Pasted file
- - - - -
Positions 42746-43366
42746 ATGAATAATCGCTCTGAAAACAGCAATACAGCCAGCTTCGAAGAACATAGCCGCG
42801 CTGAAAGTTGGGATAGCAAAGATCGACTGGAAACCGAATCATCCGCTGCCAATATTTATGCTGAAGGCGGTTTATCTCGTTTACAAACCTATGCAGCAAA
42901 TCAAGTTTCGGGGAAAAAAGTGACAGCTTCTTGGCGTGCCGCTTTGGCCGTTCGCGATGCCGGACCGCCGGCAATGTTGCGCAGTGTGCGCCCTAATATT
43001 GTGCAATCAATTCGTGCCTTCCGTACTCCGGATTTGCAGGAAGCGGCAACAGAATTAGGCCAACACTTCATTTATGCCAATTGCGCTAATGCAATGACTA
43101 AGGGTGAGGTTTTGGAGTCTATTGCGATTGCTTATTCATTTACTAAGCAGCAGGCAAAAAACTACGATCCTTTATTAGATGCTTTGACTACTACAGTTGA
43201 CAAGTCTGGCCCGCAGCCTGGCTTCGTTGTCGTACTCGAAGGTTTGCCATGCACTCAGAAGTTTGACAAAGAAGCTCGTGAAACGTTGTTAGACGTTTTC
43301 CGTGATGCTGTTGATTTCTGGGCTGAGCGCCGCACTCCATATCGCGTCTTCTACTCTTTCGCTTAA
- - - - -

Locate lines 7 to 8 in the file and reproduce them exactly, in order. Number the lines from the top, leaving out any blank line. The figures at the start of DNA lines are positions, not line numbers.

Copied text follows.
43201 CAAGTCTGGCCCGCAGCCTGGCTTCGTTGTCGTACTCGAAGGTTTGCCATGCACTCAGAAGTTTGACAAAGAAGCTCGTGAAACGTTGTTAGACGTTTTC
43301 CGTGATGCTGTTGATTTCTGGGCTGAGCGCCGCACTCCATATCGCGTCTTCTACTCTTTCGCTTAA